Themes

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Last Updated on June 19, 2019, by eNotes Editorial. Word Count: 333

In The Eunuch, Terence explores the theme of love's madness. Phaedria trembles with desire for the courtesan, Thais. Nevertheless, he acknowledges she treats him badly, for example, by barring him from her home. He realizes he is caught in the topsy-turvy world of love, where he, irrationally, endures abuse to be near the beloved. Likewise, Chaerea, Phaedria's brother, experiences love's madness when he sees and falls in love with Pamphila, a lovely sixteen year old. In a gender bending move, Chaerea, Phaedria's brother, enters Thais's household disguised as eunuch to get access to Pamphila, who is being given to Thais as a servant. What lengths, the play asks, are permissible for love? In this comic world, the boundaries appear elastic.

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Through Chaerea, the play also explores the theme of rape. Is rape a manifestation of love, as Chaerea insists to the angry Thais? Modern audiences would say no, but Chaerea insists love's madness was beyond his control. Does his lovesickness alleviate Chaerea of responsibility for what he has done? Further, does rape of a virgin like Pamphila constitute a "marriage?" Chaerea does end up agreeing to marry Pamphila, but this brings up a disturbing theme in the ancient world: from the myth of the deception and rape of the Sabine women used to establish the dynasties of ancient Rome, rape has been an accepted way of establishing a family, a pattern repeated in Terence.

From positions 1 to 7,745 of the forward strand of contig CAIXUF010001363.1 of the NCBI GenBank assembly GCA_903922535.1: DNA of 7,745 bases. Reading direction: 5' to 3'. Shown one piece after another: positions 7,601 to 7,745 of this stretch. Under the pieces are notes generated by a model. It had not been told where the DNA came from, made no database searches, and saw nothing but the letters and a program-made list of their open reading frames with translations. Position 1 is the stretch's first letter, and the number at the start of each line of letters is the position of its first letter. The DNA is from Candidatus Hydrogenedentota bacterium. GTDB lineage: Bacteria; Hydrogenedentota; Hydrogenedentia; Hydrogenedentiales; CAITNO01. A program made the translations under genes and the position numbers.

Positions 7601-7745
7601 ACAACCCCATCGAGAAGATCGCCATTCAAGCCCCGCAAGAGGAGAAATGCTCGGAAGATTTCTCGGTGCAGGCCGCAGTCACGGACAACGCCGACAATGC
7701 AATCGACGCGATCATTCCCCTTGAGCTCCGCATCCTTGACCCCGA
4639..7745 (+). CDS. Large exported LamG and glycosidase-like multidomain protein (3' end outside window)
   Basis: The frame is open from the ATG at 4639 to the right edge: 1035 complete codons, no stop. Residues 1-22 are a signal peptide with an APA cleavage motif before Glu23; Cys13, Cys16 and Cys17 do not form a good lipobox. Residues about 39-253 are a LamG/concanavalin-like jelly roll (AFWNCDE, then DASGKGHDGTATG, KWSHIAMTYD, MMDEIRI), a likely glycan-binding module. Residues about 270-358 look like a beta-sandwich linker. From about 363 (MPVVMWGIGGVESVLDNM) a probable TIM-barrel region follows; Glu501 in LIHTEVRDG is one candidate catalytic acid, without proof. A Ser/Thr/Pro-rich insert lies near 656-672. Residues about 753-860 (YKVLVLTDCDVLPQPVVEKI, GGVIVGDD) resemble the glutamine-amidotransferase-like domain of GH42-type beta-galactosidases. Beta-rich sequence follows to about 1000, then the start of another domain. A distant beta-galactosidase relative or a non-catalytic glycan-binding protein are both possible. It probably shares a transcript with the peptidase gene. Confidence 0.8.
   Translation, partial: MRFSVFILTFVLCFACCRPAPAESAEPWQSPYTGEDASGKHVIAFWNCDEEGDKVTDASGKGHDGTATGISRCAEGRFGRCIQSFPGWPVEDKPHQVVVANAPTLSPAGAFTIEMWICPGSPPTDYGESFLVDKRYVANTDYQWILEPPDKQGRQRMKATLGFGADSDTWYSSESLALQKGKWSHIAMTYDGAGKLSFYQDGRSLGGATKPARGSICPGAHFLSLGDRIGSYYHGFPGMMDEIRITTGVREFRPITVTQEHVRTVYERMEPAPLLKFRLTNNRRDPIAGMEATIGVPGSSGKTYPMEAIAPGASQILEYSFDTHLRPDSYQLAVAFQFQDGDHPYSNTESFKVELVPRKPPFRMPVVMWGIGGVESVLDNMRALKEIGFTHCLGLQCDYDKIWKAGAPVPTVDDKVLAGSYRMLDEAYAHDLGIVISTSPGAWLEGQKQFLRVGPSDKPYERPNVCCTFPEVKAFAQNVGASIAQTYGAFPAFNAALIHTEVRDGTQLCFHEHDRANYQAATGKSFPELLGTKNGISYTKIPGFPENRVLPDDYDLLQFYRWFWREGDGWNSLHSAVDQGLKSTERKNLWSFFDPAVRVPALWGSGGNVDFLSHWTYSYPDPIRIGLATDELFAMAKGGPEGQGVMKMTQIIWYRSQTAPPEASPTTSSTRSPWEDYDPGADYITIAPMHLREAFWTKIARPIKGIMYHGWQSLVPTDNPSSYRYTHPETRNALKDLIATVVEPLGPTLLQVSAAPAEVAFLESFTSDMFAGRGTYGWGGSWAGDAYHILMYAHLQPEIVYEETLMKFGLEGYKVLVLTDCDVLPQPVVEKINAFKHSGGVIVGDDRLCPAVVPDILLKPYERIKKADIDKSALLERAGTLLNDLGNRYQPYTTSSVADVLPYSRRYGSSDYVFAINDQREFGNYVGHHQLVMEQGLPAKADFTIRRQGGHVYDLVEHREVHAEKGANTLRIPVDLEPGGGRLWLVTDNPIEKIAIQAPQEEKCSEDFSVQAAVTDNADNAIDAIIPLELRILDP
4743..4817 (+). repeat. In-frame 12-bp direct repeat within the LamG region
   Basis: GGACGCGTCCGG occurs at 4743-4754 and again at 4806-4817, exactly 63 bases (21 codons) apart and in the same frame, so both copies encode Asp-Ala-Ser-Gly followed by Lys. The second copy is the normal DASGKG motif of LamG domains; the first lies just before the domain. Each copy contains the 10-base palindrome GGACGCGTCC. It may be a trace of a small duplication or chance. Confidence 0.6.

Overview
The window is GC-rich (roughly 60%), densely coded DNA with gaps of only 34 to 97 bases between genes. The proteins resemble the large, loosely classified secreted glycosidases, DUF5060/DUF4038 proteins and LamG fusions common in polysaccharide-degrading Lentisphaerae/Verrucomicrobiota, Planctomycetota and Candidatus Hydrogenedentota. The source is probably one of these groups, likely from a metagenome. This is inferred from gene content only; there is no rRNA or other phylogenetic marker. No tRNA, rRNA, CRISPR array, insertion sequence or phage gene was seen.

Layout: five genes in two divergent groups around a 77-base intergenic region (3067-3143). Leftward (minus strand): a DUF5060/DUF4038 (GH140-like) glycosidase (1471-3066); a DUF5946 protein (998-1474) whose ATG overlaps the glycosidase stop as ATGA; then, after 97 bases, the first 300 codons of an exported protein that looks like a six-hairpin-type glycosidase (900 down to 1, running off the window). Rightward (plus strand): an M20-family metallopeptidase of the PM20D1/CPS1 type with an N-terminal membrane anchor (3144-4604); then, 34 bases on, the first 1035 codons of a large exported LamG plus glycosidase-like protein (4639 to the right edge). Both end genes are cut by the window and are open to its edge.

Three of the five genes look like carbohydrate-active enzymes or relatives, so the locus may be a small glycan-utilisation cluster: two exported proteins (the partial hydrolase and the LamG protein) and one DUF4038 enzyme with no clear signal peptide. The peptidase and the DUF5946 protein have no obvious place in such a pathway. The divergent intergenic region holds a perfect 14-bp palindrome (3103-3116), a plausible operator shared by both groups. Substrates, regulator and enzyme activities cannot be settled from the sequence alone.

Pamphila's rape also brings to the fore the theme of women and power. Chaerea dismisses Thais's anger when she finds out he has raped Pamphila, reasoning there is nothing she can do about it. He's right, and Thais ends up forgiving him—but what choice does she have? In the end, powerful men can do what they want, and less powerful women have to accept what they can get: for the young Pamphila, it's a marriage to her rapist, which at least elevates her status, and for Thais, it's the fate of being "shared" between Phaedria and a solider.

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Critical Essays